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How often do you hear someone say, “When I grow up I want to be a bill collector?”
I assume not too often. I know I never said that. Yet, that is exactly what I grew up to be.
Nobody tells you that after becoming a bill collector, you learn that most of the folks you have to call have no education about budgeting, credit or debt, and some are in big trouble with their finances. I did not realize that as a collector I might also have to be a counselor to debtors or a mediator for my client.
Nobody tells you how emotionally draining being a bill collector can be.
Nobody tells you that you may sometimes tell people you work in the credit industry when asked what you do for a living. When you say you are a bill collector, people cringe and start telling you what jerks bill collectors are. Some may even ask, “Does your mother know what you do for a living?”
Nobody told me that those stories in the news about bill collectors harassing debtors is really a lopsided view of debt collection and that debtors will call you names, swear at you, scream at you, threaten you and your children and even show up at your office and be threatening to the extent that you have to call the police. Debtors will call you repeatedly and hang up, send horrible emails and repeatedly send you faxes telling you what a low life you and your family are.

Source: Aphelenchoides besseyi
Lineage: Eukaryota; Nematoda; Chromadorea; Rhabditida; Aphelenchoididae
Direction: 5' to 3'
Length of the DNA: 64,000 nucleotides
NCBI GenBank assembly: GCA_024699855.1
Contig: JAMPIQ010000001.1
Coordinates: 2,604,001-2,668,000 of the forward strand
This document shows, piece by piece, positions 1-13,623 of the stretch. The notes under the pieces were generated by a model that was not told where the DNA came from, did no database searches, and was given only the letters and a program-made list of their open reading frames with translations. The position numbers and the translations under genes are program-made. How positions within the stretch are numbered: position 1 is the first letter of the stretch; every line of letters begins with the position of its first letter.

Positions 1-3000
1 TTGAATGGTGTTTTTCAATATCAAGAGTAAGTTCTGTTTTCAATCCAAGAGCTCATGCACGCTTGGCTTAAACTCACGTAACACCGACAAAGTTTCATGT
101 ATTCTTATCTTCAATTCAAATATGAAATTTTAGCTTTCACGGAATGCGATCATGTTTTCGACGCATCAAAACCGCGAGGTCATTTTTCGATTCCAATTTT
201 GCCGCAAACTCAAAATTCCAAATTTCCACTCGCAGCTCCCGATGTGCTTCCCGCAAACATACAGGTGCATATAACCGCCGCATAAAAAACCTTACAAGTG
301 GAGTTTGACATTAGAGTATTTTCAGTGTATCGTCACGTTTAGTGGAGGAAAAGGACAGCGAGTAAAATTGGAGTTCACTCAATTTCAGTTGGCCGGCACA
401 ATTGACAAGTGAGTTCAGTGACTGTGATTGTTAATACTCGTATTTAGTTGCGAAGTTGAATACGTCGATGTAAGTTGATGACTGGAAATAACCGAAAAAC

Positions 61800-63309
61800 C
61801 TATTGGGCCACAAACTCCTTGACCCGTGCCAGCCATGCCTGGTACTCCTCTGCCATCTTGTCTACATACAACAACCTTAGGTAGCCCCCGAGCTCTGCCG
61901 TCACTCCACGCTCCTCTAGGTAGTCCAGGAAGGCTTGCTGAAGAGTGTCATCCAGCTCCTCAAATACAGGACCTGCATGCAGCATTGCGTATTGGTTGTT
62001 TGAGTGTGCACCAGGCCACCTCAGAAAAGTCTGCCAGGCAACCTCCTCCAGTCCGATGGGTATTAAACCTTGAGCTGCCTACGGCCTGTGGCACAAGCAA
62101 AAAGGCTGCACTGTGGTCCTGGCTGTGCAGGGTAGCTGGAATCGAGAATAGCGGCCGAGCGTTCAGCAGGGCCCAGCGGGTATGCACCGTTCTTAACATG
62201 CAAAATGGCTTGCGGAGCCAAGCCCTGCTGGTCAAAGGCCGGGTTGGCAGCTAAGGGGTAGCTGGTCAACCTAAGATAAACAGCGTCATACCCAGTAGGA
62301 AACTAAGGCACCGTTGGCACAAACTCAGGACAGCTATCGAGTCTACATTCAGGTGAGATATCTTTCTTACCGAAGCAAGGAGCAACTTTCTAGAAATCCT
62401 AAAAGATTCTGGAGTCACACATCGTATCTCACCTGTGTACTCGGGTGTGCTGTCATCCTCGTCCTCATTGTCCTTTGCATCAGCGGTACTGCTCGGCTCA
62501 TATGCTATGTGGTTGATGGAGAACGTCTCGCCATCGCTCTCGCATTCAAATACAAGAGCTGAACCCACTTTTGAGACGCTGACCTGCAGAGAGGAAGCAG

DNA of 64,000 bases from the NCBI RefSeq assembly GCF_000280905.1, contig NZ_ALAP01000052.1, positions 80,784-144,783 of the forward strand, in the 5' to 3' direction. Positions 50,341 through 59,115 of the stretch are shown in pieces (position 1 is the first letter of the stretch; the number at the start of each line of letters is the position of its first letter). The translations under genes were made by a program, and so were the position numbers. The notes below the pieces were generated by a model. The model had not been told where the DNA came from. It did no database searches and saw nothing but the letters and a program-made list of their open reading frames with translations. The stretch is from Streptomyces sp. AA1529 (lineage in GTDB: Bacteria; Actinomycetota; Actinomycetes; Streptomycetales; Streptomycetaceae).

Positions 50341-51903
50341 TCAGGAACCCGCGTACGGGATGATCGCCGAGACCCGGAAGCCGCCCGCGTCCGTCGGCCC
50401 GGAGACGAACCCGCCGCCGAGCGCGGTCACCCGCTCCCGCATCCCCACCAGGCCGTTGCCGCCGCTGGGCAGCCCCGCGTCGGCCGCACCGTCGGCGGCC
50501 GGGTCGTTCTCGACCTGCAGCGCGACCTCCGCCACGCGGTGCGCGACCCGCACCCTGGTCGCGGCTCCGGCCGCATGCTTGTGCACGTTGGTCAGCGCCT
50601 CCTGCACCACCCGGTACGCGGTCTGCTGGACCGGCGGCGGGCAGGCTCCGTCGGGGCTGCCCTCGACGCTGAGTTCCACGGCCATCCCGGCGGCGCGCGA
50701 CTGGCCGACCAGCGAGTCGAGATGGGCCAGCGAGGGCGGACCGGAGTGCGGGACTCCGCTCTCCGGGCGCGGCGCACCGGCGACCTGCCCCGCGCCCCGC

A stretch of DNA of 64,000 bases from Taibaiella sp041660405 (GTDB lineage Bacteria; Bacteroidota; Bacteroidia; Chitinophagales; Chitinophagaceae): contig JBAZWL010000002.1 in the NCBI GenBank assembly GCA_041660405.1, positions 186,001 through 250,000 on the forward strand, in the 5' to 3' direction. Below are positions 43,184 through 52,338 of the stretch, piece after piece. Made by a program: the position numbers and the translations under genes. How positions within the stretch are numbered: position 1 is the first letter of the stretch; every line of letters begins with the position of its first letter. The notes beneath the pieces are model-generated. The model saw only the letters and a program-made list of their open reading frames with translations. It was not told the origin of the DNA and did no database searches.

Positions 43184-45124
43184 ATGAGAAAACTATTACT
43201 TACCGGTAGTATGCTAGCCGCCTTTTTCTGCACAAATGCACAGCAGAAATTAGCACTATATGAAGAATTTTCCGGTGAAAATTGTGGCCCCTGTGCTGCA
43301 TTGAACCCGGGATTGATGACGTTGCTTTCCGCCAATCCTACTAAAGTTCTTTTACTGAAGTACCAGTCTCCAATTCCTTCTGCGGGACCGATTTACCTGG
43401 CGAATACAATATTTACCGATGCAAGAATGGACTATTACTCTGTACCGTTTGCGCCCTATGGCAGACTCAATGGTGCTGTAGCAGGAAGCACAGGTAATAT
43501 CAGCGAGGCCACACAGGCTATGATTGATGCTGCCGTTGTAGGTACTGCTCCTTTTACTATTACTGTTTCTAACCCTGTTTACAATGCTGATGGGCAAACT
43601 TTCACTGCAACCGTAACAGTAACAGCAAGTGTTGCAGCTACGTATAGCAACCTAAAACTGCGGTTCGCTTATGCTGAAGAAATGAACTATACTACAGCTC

Nobody told me that my clients or the business owners would not get enough (or any) information on a customer before they became past due, which only makes it difficult for me to collect and do my job effectively and efficiently.
Nobody told me I needed to have great organizational skills, strong negotiating skills, be good with people, have thick skin, be a team player and be firm and follow the rules — or how hard all of that would be.
Nobody told me how rude debtors can be whether they owe the money or not if they don’t want to pay. Many debtors are no longer ashamed to be in debt and are actually proud if they can weasel their way out of paying.
Nobody told me that not all collection agencies follow the law and are compliant, making it harder for those of us who do follow the law and try to help debtors pay off bad debt.
Michelle Dunn is an award-winning author and columnist frequently featured in the Wall Street Journal, CNN and Forbes. Look for her newest book, The Guide to Getting Paid: Weed Out Bad Paying Customers, Collect on Past Due Balances, and Avoid Bad Debt, being released in May by Wiley Publishing and available now everywhere.